|15 Feb 2010||#1|
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Adobe holding back current HTML5 specification
The company Adobe, well-known for products such as Photoshop and Flash, has shown full support of the HTML5 specification in the past. Adobe also has a web development suite, Dreamweaver, in its arsenal of products, so there's a good reason for it to be supporting of future web technologies. Whilst there are the reasons for Adobe to support HTML5, there are also some which are the opposite – namely, the aforementioned Flash.
Flash, as you'll know, is the leader in providing Internet video and games, and is the technology that Steve Jobs aims to bring down a peg by essentially ignoring it on mobile devices. Jobs has been somewhat promoting lately HTML5 (a specification which can also provide easily embedded video) by apparently stating that it's the future of web video, and that Adobe is lazy with its Flash support, especially on the Mac. This is possibly worrying to Adobe, as Apple is a big player in the computing world, especially with the media market, so they would want to do what they can to keep Flash on top for as long as possible. In a private W3C mailing list, Adobe made an objection to the current specification being published, and has yet to make the objection public (despite promising to do so), according to Hixie's Natural Log. John Gruber of Daring Fireball noted that Adobe is attempting to block the API specification for the canvas element of HTML5 – an element which features 2D graphics, thus competing with Flash – as best as it can.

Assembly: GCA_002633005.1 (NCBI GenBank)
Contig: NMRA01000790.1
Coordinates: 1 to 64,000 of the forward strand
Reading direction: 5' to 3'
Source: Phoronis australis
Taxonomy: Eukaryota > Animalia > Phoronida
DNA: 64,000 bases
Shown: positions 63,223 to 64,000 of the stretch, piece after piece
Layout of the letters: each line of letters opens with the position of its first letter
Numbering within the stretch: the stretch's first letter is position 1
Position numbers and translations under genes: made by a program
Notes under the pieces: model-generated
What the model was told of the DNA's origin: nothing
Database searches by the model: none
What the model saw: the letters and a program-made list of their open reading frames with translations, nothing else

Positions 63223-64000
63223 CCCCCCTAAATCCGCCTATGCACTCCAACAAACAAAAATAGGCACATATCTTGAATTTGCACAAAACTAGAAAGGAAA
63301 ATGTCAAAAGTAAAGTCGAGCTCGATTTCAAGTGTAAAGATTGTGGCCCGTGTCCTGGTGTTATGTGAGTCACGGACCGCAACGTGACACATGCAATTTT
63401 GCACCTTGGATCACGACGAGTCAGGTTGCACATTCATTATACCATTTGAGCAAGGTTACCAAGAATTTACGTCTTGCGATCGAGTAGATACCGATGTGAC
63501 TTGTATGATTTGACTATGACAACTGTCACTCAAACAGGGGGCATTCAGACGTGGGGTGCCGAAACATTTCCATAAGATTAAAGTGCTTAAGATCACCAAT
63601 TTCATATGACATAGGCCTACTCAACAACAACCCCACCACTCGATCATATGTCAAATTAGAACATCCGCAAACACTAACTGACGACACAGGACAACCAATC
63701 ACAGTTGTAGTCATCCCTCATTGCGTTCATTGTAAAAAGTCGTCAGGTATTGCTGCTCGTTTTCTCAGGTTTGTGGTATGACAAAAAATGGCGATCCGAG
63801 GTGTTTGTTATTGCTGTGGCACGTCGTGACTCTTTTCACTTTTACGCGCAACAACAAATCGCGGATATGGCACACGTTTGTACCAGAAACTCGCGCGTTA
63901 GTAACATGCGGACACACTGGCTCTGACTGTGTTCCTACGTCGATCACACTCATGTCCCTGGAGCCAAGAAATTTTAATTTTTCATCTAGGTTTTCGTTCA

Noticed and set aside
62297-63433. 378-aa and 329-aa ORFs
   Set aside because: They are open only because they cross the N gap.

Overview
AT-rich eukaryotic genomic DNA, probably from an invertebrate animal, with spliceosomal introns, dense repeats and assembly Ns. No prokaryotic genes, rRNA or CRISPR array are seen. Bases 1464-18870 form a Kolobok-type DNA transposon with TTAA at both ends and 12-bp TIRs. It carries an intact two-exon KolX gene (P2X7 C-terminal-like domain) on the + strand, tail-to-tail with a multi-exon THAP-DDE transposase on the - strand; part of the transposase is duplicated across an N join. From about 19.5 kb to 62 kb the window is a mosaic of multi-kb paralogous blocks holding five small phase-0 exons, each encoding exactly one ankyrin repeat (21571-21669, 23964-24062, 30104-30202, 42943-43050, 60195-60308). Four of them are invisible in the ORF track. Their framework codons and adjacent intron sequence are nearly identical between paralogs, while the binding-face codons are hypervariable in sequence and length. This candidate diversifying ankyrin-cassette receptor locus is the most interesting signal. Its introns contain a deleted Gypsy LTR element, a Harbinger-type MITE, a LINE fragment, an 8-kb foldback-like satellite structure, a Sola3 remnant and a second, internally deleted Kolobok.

Larry Masinter of Adobe stated, "Do I need to repeat objections?", according to the minutes of a weekly phone status report. It will be interesting to see what comes of this, now that the objection is gaining attention, though hopefully it'll get cleared up soon.
|My System Specs|
|15 Feb 2010||#2|
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Sometime ago, Adobe Evangelist, Dave McCallister has said, that Adobe is one of the most open companies that are active. Furthermore, Adobe CTO Kevin Lynch claimed that “Adobe supports HTML and its evolution”.
Well, this is no longer a case, as a member of HTML5 group, Ian Hickson said the opposite: “the latest publication of HTML5 is now blocked by Adobe, via an objection that has still not been made public (despite yesterday’s promise to make it so).”
Why would Adobe do that? As new HTML5 canvas element allows adding animation, navigation elements and other interactive content, it is a direct threat to Adobe’s Flash platform.
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